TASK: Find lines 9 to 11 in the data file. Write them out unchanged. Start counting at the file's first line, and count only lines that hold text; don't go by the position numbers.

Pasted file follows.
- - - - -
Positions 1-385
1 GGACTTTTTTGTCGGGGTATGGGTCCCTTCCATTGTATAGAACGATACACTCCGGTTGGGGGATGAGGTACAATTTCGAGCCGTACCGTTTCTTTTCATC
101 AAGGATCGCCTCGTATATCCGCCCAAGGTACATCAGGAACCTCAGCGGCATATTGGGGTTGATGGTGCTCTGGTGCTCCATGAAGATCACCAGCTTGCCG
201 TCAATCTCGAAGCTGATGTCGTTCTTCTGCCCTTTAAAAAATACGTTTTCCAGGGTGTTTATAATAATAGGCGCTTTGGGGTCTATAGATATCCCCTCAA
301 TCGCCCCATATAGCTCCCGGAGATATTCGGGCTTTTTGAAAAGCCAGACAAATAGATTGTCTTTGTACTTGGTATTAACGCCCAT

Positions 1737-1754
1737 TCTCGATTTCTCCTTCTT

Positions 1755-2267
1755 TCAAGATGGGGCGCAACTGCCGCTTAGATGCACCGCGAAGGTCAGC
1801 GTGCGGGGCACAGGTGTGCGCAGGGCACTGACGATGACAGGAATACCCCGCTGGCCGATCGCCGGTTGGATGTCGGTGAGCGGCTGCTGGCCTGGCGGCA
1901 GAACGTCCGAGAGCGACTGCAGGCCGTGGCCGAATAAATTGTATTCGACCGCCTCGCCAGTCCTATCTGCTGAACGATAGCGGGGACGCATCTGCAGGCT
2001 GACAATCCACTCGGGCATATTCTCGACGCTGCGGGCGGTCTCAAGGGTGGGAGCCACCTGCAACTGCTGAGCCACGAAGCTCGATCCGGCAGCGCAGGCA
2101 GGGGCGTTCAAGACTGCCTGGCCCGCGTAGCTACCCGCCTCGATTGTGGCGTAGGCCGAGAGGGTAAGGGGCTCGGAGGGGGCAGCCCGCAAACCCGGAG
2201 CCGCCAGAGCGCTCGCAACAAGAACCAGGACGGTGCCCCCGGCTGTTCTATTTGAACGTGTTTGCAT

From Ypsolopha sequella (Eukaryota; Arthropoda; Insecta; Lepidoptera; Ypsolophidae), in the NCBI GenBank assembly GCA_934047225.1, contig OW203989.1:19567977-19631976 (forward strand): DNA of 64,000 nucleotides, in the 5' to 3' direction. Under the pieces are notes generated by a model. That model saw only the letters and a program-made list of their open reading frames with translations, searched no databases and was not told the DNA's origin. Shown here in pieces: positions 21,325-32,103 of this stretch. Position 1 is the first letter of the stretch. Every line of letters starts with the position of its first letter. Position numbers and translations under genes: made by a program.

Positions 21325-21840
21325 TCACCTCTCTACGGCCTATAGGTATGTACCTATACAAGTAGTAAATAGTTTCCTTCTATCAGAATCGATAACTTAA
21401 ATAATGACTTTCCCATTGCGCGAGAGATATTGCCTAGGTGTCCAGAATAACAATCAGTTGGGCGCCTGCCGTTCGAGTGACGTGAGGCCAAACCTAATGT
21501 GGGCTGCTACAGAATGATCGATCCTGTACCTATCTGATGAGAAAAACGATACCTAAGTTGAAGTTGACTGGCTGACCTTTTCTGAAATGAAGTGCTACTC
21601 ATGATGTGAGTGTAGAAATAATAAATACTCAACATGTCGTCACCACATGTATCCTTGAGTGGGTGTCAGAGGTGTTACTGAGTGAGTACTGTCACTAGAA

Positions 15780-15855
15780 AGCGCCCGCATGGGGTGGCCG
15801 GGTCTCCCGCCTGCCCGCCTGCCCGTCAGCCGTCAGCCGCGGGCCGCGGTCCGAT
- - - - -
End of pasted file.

1755 TCAAGATGGGGCGCAACTGCCGCTTAGATGCACCGCGAAGGTCAGC
1801 GTGCGGGGCACAGGTGTGCGCAGGGCACTGACGATGACAGGAATACCCCGCTGGCCGATCGCCGGTTGGATGTCGGTGAGCGGCTGCTGGCCTGGCGGCA
1901 GAACGTCCGAGAGCGACTGCAGGCCGTGGCCGAATAAATTGTATTCGACCGCCTCGCCAGTCCTATCTGCTGAACGATAGCGGGGACGCATCTGCAGGCT